Mechanics

toyota
pickup

#1

When is it ok to take your own parts to a mechanic? I need the shocks changed on my 91 Toyota ExCab but the “very reputable” mechanic in my area wants to charge me close to $600 for them. I know the parts are only $240 of the cost…


#2

Never. You will get no guarantee from him for the parts, and maybe not the labor since he doesn’t know where you got the parts from. If you don’t like his price, get another couple of estimates.


#3

I have had good results with Sears and their sales specials. I would get a free estimate from them, and then decide if the discount is worth it. All of my suspension work done at Sears over the years has been done correctly. I get the lifetime warranted parts.


#4

Is that a $600 installed price, or $600 for parts, labor extra?

It generally a bad idea to buy your own parts and have a mechanic install it. He can refuse to honor the parts warranty if the parts prove to be flawed or defective. And, if it has problems due to a defect, he can claim not to be on the hook for the labor portion, since his work wasn’t at fault. This leaves you to pay to have the part removed, send it off to get the warranty honored, and pay to re-install the replacement part. Most mechanics do add a small surcharge to parts, but generally will honor the parts and labor warranty if the parts show to be defective.

The only time I take my own parts to a mechanic is when it is a custom add-on or non-OEM performance upgrade.


#5

There is only one time when I take parts to the mechanic and that is for my 1978 Oldsmobile if I can get the part when it is inconvenient for him. For my other, newer cars, I let my mechanic buy the parts. Does he make a profit on the parts? I hope so. He has to run down where he can get the part and order it. That takes time. He either has to go after the part or have it delivered.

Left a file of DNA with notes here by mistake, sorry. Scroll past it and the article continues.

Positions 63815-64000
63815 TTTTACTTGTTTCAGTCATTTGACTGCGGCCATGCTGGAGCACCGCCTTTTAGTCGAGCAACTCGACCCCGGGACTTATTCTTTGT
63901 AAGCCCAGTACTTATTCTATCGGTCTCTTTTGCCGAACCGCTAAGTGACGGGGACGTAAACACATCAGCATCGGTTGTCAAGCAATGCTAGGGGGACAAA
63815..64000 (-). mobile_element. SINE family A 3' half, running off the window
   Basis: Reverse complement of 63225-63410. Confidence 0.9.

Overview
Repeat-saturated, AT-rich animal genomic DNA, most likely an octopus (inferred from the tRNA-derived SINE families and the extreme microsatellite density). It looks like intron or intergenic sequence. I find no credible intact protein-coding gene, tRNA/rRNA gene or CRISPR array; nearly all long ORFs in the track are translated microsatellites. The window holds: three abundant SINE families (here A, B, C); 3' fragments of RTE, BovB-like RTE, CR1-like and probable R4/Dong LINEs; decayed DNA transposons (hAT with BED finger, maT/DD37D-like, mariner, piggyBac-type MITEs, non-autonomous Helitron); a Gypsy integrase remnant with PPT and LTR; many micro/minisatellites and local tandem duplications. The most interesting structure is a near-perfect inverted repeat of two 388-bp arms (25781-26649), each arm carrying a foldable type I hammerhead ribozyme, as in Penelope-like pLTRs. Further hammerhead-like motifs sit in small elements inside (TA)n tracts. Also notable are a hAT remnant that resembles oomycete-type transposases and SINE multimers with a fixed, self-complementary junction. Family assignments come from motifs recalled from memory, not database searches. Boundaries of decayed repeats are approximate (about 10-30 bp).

#6

A good portion of their income derives from parts markup. They more than likely wouldn’t be able to keep the doors open & lights on without it. (let alone a boat payment…lol) I doubt many would go for you bringing parts in, or they would raise labor rates to makeup for it, and there still would be no guarantee.


#7

I’ve been using the same shop for many years. About 1.5 yrs ago my engine dropped a valve seat & was destroyed. I found another car of same year with a not so good body but good motor cheap on Craigslist. I brought them both cars and had them swap the motor & transmission (lower miles) over to my dead car. I stripped the other car & my old engine for all of the parts that I could. They knew this b/c I did some of the stripping there at the shop.

Now, every once in a while I can bring them my car with one of those parts & they don’t mind b/c they know me and they know I would take it out on them if something doesn’t go quite right.

That’s about the only time I can think of, though lots of smaller shops will be fine about it for certain kinds of salvage yard parts and/or other hard to find things as mentioned by Triedaq. This kind of thing wouldn’t apply to shocks though.

Did you ever happen to look at how easy it is to install shocks? I think I could change the rear shocks in my van faster than I could change a tire.


#8

I’ll install parts the customer provides and just charge labor. Not a big deal. However, if there’s a problem with the part while still under warranty and it requires replacement, I’ll have to charge labor again to replace the part. I didn’t buy the part, the owner of the vehicle did.

I just had an example of this. I installed a set of quick struts in a vehicle a year ago almost to the day. One of the upper strut bearings failed on one of these remanufactured strut assemblies. The remanufactured strut has 12 month/12,000 mile warranty. There were two days left on the warranty. I called the parts store, explained the situation and was told to come and get the replacement strut assembly at no charge. And since I warranty my repair labor for the same 12 months/12,000 miles, the owner of the vehicle got a new strut assembly installed free of charge.

Tester